Mediation Services: Make “I” statements work for you.

Mediation Services
Make “I” statements work for you

Mediation Services: “I” Statements, not “You” Statements

The purpose of my mediation services is to help people find a way to resolve their issues.  Often I find that poor communication skills are issues.  How many times have you said statements like these?

“You don’t listen to a word I say.”

“I can’t do anything without you criticizing.”

“You don’t take any responsibility!”

Common enough phrases. Especially when emotions are running high.  What do all these statements share?  The focus of each statement is the other person – the word “you”.  By using the word “you”, the speaker sends a message of blaming, of accusing.  As a result, the receiver of these statements has little choice but to defend.  Emotions begin to increase.

As a result, the conversation is now focused on argument, on defend and attack.  NOT the real issue of concern.  Not only are these types of conversations pointless, they are exhausting and draining.  So what can be done?  Mediation services can help.

It’s not about “you” it’s about me (or I).

With conflicts it easy to spot emotions.  People can quite clearly express their anger, confusion, frustration etc.  But the important part that is missing from the conversation is “why” they are feeling this way.  What is causing this emotion?  If a person can not express why they are feeling a certain way – how can they expect others to understand? Without understanding, how can there be a reasonable resolution.  It is all connected.

What is an “I” statement

Before making an “I” statement there are tow important things to remember:

  1. Making an “I” statement involves taking a risk.  When expressing how you feel the expectation is that the other person will respond in a positive way.  I have found that the this happens in the vast majority of times.  Trust that this will happen for you as well.
  2. You need to know yourself.  You must be able to clearly identify your emotions as well as specific examples of what is causing these emotions.  Remember: you are not accusing the other person, you are explaining events.

Making the “I” statement.  Very simply, these are the four parts of an “I” statement.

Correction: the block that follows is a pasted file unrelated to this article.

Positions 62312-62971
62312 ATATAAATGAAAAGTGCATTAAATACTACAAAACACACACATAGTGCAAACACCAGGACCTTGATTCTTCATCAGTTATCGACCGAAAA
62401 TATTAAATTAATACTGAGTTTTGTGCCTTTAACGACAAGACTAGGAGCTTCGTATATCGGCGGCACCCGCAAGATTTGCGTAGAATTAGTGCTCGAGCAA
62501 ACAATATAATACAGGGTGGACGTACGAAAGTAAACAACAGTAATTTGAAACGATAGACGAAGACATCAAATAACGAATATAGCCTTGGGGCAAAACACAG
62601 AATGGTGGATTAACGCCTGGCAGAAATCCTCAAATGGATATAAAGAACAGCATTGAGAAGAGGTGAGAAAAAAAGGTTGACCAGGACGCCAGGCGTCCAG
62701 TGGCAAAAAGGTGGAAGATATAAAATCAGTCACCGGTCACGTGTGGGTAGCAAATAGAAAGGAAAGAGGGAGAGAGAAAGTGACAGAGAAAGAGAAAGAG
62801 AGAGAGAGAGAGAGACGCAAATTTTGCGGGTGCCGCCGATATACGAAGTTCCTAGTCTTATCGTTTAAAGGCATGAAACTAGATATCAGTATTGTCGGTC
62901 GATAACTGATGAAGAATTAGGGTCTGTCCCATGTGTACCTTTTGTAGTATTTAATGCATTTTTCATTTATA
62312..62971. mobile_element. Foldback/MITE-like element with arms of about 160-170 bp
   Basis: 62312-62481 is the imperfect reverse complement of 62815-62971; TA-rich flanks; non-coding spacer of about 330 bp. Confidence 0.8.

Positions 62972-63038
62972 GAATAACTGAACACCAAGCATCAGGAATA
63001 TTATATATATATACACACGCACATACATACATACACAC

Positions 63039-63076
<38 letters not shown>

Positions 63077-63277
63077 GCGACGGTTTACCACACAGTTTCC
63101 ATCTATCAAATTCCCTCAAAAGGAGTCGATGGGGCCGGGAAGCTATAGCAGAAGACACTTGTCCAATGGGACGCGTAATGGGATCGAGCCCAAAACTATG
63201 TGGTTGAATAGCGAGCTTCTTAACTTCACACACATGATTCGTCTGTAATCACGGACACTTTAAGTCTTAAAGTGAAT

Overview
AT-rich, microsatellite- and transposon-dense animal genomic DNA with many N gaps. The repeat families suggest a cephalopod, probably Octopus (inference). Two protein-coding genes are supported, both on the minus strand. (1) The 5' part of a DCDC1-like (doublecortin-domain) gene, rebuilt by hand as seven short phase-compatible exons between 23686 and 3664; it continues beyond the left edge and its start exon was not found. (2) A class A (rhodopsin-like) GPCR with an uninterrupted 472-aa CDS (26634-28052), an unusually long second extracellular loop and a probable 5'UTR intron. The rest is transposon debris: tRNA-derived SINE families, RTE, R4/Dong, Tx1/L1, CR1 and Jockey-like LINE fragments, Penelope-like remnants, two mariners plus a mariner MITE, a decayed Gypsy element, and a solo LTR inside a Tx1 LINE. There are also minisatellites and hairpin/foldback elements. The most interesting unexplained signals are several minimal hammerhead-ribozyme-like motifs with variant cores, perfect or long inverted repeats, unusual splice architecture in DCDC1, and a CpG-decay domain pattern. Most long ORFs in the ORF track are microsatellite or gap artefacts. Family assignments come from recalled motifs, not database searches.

1. When (….objectively describe event) happens
  2. I feel (…..identify your emotion)
  3. I feel this way because (…..objectively describe why).
  4. I would rather (….describe another way of dealing with this event).

Take another look at these steps.  There is no blaming or accusing.  It encourages the positive rather than negative.  Emotions are identified but are not the focus.  Statements are objective not subjective.  It offers an invitation to find an option.

One last word about “I” statements.  Your emotions are yours.  They are valid.  This is how you feel.  That needs to be respected.

Workplace Mediation: Workplace conflict.

workplace conflicts

 

 

 

Workplace Mediation: Dealing with conflict.

Conflict in the workplace can come in many forms.  Workplace mediation can help.  Before going to workplace mediation there are things that you can do.  There may be a way to resolve workplace conflict on your own.

Personality differences, leadership issues and changes, or differences in personal work style are just a few sources of workplace conflict.  We all have experienced clashes of these types.  Sometimes the conflict is minor, sometime major.  Sometimes the response is mild, sometimes extreme.  How do/should a person respond?  We should respond.  Brushing conflicts under the carpet usually results in letting the conflict fester and grow.

Most workplaces have policy to guide employees through theses situations.  If you feel the need to proceed in this manner.  However, there are a couple things that you can do on your own to address issues.

Dealing with conflict: Take a look at yourself first.

When faces with conflict, it is always best to examine yourself first.  After all, you have control over yourself, your thoughts and your actions.  This control can go a long way in creating an effective strategy to resolve the conflict. Here are my thoughts:

To any conflict there are basically two general responses.  These two responses are commonly called “Halos and Horns”.

A “halo” response is one where your story puts you into the best possible light.  Telling your story in this manner attempts to give yourself credibility, or justification.  You are the “good” guy/employee.

A “horn” response is one where your story puts the other person in negative light.  These types of stories tend to blame and accuse.  Generally describing the other person(s) work as unfavorable.

Both of these responses have weaknesses and can lead to enhancing the conflict – not resolving the conflict.  Both responses are adversarial.  This does not lead to resolution. The focus moves away from the actual issue of the conflict.  The focus now becomes a “me against them” type of mentality.  Conversations become more “he said, they said”.  Much time is now spent dealing with these issues, rather than the real issue.   So what can you do?

First, find your true story.  It should lay somewhere in the middle between “halo” and “horn”.  Be honest.  Your goal needs to be resolution.   To help, try this exercise.

Draw a line down the middle of a blank piece of paper.  On one side write down all the facts about the conflict.  For each fact, on the other side, write down what is really bothering you about this fact.  As you progress, you may need to re-write some of the facts and your responses.  That’s good!!  You are now moving towards the middle between “halo” and “horn”.